By Claire Ferris-Lay
Soccer’s governing body says booze is ‘non-negotiable’ part of world’s biggest sporting event
Alcohol is a non-negotiable aspect of the World Cup and the right to sell it must be enshrined in a new law the Brazilian Congress is considering, the secretary general of FIFA has said.
Football’s governing body on Thursday pushed for the sale of alcohol at 12 venues of the 2014 World Cup finals in spite of a country-wide ban on the sale of alcohol in sports venues as part of a bid to stamp out violence amongst fans.
“Alcoholic drinks are part of the FIFA World Cup, so we're going to have them. Excuse me if I sound a bit arrogant but that's something we won't negotiate,” Jerome Valcke told reporters during an interview in Rio de Janeiro.
“The fact that we have the right to sell beer has to be a part of the law,” he added.
Valcke’s comments come just weeks after Qatar, host of the 2022 World Cup, curbed the sale of alcoholic drinks on its flagship development, the Pearl, in what is seen as a display of tension between Qatar’s Muslim culture and its largely expatriate population.
Food and beverage outlets told Arabian Business they had seen a 50 percent revenue slump in the wakes of the new ruling.
“I would say [the decline] is even more than 50 percent,” a spokesperson for Maze, the restaurant owned by the British celebrity chef Gordon Ramsay said.
“It is not only Maze… all the restaurants have stopped serving. There are a lot of rumours, we are waiting in great anticipation that [the ban will be lifted].”
Analysts suggested it could be the start of a Gulf-wide clampdown on booze sales as governments look to pacify local fears. “Qatar is hardly the first Gulf state in which the local population has expressed its concerns over the sale of alcohol,” Guy Wilkinson, managing partner at Dubai-based hospitality consultancy, Viability, told Arabian Business on Jan 15.
“Following the Arab Spring, I expect Muslim parties to have more and more influence over the control of alcohol throughout the region,” he added.
The sale of alcohol is strictly monitored in five of the Gulf states with Saudi Arabia operating an outright ban on the sale and consumption of liquor.
The move to offer alcohol licenses to outlets and non-Muslims is largely a nod to the region’s expatriate workers, who vastly outnumber the local population. But the decision has been met with criticism from some citizens who oppose the sale of liquor in Muslim countries.
Here's what will play out...Qatar will say "no problem" for alcohol and give all the guarantees FIFA want...about 3 days or so before the event kicks of, Qatar will say "alcohol banned"...what are FIFA going to do ? Sue them...me thinks the Qatar could afford the compensation...OK they wont get the World Cup again or Olympics but frankly speaking, how many cities get them more than once or want them more than once !!.....watch this space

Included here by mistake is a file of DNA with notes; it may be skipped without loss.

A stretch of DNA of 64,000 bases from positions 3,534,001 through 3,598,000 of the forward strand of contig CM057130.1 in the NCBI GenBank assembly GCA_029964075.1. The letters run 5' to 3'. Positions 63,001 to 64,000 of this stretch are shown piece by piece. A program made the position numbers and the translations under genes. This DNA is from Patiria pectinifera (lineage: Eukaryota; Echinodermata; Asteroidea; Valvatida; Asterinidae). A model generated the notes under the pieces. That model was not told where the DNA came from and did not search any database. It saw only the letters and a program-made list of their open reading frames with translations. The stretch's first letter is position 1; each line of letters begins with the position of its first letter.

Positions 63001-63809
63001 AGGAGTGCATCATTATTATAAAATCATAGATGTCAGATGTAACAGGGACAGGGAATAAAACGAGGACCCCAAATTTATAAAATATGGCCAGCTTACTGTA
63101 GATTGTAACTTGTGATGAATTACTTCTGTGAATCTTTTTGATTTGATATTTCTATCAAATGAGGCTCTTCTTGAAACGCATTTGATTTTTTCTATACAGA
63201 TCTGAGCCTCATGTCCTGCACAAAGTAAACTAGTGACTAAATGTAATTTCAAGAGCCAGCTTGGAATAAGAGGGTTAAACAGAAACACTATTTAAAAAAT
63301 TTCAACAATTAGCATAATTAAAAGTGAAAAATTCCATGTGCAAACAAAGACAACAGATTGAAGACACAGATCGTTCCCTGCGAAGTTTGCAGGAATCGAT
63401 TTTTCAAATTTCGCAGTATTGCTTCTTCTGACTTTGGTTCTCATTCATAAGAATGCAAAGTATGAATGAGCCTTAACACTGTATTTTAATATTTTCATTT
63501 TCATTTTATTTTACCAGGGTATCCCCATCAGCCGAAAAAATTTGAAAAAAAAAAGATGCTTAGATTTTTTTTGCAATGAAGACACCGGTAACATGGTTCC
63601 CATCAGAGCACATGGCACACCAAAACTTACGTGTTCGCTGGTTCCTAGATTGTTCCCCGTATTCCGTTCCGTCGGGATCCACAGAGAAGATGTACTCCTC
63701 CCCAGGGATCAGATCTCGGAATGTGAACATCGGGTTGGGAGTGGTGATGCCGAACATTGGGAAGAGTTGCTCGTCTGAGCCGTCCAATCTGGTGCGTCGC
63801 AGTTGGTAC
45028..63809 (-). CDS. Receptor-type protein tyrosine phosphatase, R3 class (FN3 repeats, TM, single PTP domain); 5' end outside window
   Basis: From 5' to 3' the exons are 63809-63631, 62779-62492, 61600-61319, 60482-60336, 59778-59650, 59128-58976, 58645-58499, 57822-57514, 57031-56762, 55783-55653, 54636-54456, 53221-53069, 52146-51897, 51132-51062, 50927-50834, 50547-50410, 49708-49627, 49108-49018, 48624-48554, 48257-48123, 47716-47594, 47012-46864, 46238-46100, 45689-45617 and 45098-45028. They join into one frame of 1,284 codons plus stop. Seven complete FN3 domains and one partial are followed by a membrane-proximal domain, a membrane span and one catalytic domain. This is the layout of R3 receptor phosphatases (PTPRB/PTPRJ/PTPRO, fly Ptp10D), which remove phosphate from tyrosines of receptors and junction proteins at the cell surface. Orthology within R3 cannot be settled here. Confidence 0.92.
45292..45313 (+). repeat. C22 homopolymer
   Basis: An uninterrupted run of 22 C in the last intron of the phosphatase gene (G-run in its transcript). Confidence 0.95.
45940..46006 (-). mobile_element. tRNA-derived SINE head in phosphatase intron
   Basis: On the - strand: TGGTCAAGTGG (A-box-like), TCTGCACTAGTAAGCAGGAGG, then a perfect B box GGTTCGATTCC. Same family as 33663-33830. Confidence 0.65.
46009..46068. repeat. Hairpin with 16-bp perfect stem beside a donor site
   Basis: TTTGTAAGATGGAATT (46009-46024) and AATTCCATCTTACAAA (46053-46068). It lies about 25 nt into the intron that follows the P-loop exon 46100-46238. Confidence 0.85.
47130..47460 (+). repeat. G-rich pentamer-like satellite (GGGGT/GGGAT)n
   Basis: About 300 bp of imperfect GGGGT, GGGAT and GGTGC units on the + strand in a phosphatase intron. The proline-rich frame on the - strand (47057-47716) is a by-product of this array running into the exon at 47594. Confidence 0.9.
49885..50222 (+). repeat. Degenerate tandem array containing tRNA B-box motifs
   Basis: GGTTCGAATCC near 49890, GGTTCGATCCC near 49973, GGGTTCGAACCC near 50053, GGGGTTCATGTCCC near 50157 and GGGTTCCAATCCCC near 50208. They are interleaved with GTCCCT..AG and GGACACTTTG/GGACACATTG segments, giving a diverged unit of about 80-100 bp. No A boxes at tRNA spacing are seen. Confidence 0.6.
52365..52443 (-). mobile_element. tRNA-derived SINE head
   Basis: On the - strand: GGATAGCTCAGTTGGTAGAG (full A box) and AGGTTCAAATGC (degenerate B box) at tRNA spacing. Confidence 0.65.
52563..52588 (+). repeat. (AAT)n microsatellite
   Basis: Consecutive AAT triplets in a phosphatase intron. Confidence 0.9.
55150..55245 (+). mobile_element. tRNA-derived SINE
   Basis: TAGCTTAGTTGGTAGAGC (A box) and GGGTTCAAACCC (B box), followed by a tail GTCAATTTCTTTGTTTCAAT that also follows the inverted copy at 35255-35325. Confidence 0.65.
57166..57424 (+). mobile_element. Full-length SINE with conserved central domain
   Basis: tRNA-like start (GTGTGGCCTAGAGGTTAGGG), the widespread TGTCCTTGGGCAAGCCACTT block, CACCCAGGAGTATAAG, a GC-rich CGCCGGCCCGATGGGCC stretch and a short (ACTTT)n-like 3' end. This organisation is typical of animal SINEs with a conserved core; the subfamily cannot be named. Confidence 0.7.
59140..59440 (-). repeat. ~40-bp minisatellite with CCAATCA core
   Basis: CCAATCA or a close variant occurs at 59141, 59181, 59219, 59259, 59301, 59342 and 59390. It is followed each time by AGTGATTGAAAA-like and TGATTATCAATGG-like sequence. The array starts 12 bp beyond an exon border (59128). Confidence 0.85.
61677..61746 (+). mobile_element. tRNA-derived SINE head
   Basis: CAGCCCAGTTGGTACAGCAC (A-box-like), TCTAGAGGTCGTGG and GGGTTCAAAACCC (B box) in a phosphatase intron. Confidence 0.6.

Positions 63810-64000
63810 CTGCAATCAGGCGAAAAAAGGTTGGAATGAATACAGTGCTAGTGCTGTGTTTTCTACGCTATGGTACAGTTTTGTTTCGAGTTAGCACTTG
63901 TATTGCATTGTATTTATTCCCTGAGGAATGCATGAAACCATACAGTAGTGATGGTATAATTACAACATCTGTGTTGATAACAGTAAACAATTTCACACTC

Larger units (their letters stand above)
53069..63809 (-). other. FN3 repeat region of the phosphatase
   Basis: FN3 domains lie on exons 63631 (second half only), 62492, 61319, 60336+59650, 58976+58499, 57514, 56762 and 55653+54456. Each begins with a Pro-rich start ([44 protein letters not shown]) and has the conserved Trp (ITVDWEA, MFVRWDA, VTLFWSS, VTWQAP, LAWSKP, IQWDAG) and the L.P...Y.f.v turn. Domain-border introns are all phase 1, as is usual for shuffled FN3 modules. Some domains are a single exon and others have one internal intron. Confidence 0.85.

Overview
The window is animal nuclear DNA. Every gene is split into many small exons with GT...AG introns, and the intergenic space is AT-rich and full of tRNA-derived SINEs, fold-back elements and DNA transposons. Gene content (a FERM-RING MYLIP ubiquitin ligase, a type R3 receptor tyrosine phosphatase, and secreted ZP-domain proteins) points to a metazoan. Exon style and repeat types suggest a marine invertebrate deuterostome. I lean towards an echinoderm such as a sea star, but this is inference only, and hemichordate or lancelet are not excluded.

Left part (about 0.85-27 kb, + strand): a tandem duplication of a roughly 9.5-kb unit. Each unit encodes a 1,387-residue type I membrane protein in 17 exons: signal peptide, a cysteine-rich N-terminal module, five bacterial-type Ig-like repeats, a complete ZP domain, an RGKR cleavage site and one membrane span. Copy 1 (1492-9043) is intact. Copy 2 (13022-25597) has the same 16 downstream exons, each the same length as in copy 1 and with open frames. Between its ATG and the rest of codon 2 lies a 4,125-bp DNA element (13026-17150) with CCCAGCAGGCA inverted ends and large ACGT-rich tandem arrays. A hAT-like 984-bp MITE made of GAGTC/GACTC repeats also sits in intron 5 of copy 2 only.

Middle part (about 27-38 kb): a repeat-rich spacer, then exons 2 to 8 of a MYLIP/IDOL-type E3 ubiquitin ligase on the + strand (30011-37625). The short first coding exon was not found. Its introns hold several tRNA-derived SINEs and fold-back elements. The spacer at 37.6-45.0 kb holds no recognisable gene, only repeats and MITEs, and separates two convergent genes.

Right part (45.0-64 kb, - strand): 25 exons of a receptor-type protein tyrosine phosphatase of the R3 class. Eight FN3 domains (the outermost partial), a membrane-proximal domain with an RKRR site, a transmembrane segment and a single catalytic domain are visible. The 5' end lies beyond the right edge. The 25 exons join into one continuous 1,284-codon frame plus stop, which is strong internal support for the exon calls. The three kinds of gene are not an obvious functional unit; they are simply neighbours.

It's all a bit strange.
I have worked on many of these events.
In the stadiums on match days, only alcohol free beer is sold to the fans.
If this isn't a clash of cultures/civilizations, then what is? If the Muslim world wants to take part in the rest of the world, it is going to have to come to terms with the fact that most of the world does not abide by Muslim values/beliefs.
You'll get everything you want in 2022 and more . The Qataris are capable of the most terrific u turns and will not bat an eyelid.
These guys are very very clever.
wow, I find it incredible how important alcohol is to some people. To be arrogant about it shows how many people are alcoholics that cant have fun without alcohol. Meanwhile, alcohol related deaths are commonplace as well as all kinds of violence including domestic violence. But to most of the world it seems this is ok.
Now this is interesting...hope Qatar is successful in banning alcohol from FIFA this year....
if it happens then it'll be FIFA's outright successful year ever for the already successful event.. Insha Allah
Isn't it hypocritical to apply for international events and to be adamant about its own cultural and religious customs simultaneously? Accept the international rules or forget it! The Middle East has its right to live its own reality. Do you really need Olympic Games and soccer tournaments?
I think that it's not a matter of (expat) people not able to enjoy the sport without alcohol, in my opinion is more a commercial issue as there are important sponsors (beer / whiskey brands) that put a lot of money (long term contracts) to appear in the World Cup. And FIFA doesn't want to miss all that income ...
More than a way to promote a sport, the World Cup is seen as a business for FIFA and they may be worried of losing huge sponsorship fees.
People who appreciate football can enjoy a nice match just with a juice or a soda ...
FIFA should accept this decision from qatar, because no religion instructs their followers to drink alcohol... not only muslims, even its written in bible that people should not have alcohol, but many christians disobey that and they thinks that muslims have strict rules... rules r meant for everyone, but it just need a good heart to follow them... there r a lot of sponsors in this world, let those sponsors fled away... in the name of sport, dont spread alcohols... I love to be in Qatar...
The most sensible comments here are from Heinrich Klier. Kalpesh is correct on the commercial aspect, which applies to any sport. Red Bull is non-alcoholic & they are also a big sports sponsor.
It's a farce that Qatar gets to host 2022 in the first place. The decision should be rescinded & it should go to a country capable of hosting the world's largest sporting event in a normal manner & without the need for airconditioned venues - how blase & environmentally unfriendly is that? It'd be best for the game if it was staged in Australia or the US